A Randomized, Double-Blind, Placebo-Controlled Clinical Trial of a Chemokine Receptor 5 (CCR5) Antagonist to Decrease the Occurrence of Immune Reconstitution Inflammatory Syndrome in HIV-Infection: The CADIRIS Study
Sierra-Madero, Juan G.; Ellenberg, Susan; Rassool, Mohammed S.; Tierney, Ann; Belaunzarán-Zamudio, Pablo F.; López-Martínez, Alondra; Piñeirúa-Menéndez, Alicia; Montaner, Luis J.; Azzoni, Livio; Benítez, César Rivera; Sereti, Irini; Andrade-Villanueva, Jaime; Mosqueda-Gómez, Juan L.; Rodriguez, Benigno; Sanne, Ian; Lederman, Michael M.
Background Immune Reconstitution Inflammatory Syndrome (IRIS) is a common complication of antiretroviral therapy (ART) in HIV-infected patients. IRIS is associated with an increased risk of hospitalization and death. We ascertained whether CCR5 blockade using maraviroc reduces the risk of IRIS. Methods The CADIRIS study was a randomized, double-blind, placebo-controlled, clinical trial that accrued subjects from five clinical sites in Mexico and one in South Africa between November 2009 and January 2012, and followed them for one year. The primary outcome was occurrence of IRIS by 24 weeks. HIV-infected adults, naïve to ART, with CD4 cells <100/μL, and HIVRNA >1,000 copies/mL were eligible. We screened 362 subjects; 279 met inclusion criteria, 3 refused participation, and 276 were randomized. Participants received maraviroc 600 mg twice daily or placebo added to an ART regimen that included tenofovir, emtricitabine, and efavirenz for 48 weeks. Findings There were 276 patients randomized (140 received maraviroc and 136 placebo). There was no difference in the time to IRIS events between treatment arms (HR 1·08, 95% CI (0·66, 1·77), log-rank test p=0·743). In total, 64 (23%) patients had IRIS events, 33 (24%) in the maraviroc arm and 31 (23%) in the placebo arm (p=0·88). Interpretation Maraviroc had no significant effect on frequency, time or severity of IRIS events after ART initiation. Including a CCR5 inhibitor in an initial treatment regimen does not confer a meaningful protection from the occurrence of IRIS in persons with advanced HIV infection. Funding The trial was funded as investigator initiated research by Pfizer Inc, New York, NY, USA. Trial Registration ClinicalTrials.gov. ID: NCT00988780 (http://clinicaltrials.gov/ct2/show/NCT00988780) PMID:26366430
Takigawa, Tomoyuki; Tanaka, Masato; Nakanishi, Kazuo; Misawa, Haruo; Sugimoto, Yoshihisa; Takahata, Tomohiro; Nakahara, Hiroyuki; Nakahara, Shinnosuke; Ozaki, Toshifumi
The concept of synovitis, acne, pustulosis, hyperostosis, osteitis (SAPHO) syndrome has been well clarified, after Chamot et al. suggested this peculiar disorder in 1987. The most commonly affected site in SAPHO syndrome is the anterior chest, followed by the spine. However, the clinical course and taxonomic concept of SAPHO spinal lesions are poorly understood. This study was performed to analyze: (1) the detailed clinical course of spinal lesions in SAPHO syndrome, and (2) the relationship between SAPHO syndrome with spinal lesions and seronegative spondyloarthropathy. Thirteen patients with spondylitis in SAPHO syndrome were analyzed. The features of spinal lesions were a chronic onset with a slight inflammatory reaction, and slowly progressing non-marginal syndesmophytes at multi spinal levels, besides the coexistence of specific skin lesions. SAPHO syndrome, especially spinal lesions related to palmoplantar pustulosis, can be recognized as a subtype of seronegative spondyloarthropathy.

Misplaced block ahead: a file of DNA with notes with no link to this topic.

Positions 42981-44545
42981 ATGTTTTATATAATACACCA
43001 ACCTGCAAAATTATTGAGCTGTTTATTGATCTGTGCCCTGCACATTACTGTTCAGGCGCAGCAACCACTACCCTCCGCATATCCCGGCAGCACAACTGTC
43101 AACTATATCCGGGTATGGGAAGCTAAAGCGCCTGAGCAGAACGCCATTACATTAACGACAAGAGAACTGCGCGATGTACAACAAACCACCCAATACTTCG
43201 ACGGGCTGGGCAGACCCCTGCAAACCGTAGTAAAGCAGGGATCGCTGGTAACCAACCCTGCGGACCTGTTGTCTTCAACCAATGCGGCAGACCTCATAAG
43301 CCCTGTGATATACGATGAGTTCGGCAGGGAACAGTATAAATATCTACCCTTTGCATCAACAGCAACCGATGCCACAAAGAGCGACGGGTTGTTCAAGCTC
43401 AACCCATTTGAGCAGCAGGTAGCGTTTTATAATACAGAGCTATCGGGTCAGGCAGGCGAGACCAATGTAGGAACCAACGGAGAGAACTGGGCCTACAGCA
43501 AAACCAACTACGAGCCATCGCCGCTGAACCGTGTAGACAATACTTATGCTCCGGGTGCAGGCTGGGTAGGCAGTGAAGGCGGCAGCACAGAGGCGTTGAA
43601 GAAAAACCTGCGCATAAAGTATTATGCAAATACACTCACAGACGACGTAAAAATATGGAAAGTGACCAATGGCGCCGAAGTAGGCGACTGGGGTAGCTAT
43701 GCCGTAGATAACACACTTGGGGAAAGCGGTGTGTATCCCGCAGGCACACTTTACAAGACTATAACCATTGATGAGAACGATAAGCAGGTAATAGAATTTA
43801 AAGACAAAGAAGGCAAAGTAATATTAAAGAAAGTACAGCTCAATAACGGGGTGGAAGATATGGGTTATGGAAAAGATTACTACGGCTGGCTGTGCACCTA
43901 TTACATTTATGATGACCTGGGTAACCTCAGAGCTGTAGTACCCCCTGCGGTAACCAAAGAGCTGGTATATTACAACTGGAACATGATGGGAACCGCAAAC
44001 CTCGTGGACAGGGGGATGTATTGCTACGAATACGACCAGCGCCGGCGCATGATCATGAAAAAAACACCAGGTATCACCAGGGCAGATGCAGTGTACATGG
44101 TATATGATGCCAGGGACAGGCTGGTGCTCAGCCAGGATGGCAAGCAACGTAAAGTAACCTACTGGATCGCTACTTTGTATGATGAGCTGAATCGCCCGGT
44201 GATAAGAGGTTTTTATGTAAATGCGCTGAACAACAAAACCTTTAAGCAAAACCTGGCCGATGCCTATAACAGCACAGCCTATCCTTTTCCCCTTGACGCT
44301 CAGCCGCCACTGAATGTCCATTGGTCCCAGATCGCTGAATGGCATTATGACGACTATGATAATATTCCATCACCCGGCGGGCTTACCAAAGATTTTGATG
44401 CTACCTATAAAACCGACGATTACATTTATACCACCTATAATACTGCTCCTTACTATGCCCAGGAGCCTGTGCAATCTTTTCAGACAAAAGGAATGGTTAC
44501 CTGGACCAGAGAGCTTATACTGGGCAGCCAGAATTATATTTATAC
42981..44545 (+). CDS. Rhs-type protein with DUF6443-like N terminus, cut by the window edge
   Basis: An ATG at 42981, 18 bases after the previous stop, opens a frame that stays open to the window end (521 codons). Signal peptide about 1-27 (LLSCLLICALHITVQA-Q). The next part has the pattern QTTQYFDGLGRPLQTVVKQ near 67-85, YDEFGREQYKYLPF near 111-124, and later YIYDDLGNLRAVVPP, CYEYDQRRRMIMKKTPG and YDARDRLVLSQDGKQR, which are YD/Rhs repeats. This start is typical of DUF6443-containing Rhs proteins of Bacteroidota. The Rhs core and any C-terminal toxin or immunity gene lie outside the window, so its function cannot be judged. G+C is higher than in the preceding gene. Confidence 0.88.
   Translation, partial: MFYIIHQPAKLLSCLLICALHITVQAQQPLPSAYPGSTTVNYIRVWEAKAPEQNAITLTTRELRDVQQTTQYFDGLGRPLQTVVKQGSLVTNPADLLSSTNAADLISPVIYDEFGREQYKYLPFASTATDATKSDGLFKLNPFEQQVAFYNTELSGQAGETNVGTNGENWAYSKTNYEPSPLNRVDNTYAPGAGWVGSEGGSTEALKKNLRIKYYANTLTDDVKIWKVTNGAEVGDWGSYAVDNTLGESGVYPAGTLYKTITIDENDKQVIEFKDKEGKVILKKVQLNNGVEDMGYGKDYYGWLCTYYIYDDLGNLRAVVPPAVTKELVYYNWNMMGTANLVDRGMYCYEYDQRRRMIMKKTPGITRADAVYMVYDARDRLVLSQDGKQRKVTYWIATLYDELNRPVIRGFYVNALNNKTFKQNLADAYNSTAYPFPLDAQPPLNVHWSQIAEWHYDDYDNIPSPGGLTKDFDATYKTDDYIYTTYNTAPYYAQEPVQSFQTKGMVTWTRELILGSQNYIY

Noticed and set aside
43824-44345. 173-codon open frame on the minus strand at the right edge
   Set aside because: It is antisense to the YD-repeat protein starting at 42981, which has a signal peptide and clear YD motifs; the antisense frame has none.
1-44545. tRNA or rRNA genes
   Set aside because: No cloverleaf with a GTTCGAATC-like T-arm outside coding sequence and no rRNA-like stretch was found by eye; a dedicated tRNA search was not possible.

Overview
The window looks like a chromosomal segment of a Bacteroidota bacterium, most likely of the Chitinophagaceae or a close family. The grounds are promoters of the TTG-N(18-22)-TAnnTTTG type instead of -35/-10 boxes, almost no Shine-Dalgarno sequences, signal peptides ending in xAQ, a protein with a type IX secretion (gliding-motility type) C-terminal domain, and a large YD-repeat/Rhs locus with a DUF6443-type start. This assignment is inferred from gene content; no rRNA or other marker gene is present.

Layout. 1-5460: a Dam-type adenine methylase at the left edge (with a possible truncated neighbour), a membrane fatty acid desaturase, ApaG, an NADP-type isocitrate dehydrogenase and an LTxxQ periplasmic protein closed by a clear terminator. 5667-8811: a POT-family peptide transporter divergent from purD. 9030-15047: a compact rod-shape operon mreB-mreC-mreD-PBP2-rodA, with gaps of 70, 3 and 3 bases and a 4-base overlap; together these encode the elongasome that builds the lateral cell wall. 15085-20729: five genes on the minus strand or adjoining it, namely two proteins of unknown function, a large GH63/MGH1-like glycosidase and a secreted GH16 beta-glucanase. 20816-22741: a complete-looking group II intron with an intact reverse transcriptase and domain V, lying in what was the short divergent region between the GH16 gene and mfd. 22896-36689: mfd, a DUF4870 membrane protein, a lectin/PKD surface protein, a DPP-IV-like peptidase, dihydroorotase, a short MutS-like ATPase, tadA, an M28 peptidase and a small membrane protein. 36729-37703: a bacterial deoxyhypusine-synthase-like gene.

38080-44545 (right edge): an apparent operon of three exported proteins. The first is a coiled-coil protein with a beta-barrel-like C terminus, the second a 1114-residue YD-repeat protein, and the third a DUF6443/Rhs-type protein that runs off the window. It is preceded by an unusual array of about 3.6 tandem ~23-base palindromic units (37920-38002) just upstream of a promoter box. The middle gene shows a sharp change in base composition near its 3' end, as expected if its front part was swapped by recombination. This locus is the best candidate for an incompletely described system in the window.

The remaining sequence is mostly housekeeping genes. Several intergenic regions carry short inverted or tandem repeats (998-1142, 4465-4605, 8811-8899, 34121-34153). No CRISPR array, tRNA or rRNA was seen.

Gharsallah, I; Souissi, A; Dhahri, R; Boussetta, N; Sayeh, S; Métoui, L; Ajili, F; Louzir, B; Othmani, S
SAPHO (synovitis, acne, pustulosis, hyperostosis, osteitis) syndrome is a rare entity characterized by the association of heterogeneous osteoarticular and cutaneous manifestations that have for common denominator an aseptic inflammatory process. The etiopathogeny of this disease is still a matter of debate. Although it has been related to the spondylarthritis family, an infectious origin is suggested. Diagnosis is based on the presence of at least one of the three diagnostic criteria proposed by Kahn. The treatment includes NSAIDs, antibiotics, corticosteroids, methotrexate and more recently the bisphosphonates and the TNFα inhibitors.
Heldmann, F; Kiltz, U; Baraliakos, X; Braun, J
The SAPHO syndrome, an acronym for synovitis, acne, pustulosis, hyperostosis and osteitis, is a rare disease which affects bones, joints and the skin. The main osteoarticular features are hyperostosis and osteitis. Osteoarticular symptoms predominantly occur on the anterior chest wall but the spine and the peripheral skeleton can also be involved. The most important skin affections are palmoplantar pustulosis and severe acne. The etiology of this syndrome remains unclear but infectious, immunological and genetic factors are involved. The diagnostic features of SAPHO syndrome are clinical and radiological. The most important diagnostic procedure is Tc-99 m bone scintigraphy but conventional x-rays as well as computed tomography (CT) and magnetic resonance imaging (MRI) can also contribute to the final diagnosis. Bone histology and positron emission tomography CT (PET-CT) may help to differentiate SAPHO syndrome from malignancies and infectious osteomyelitis. Nonsteroidal anti-inflammatory drugs (NSAIDs) are the cornerstone of treatment. The results obtained using antibiotics and disease-modifying antirheumatic drugs (DMARDs), such as sulfasalazine and methotrexate are inconsistent. Bisphosphonates and anti-tumor necrosis factor (anti-TNF) drugs have shown promising results in small studies but further research is still necessary.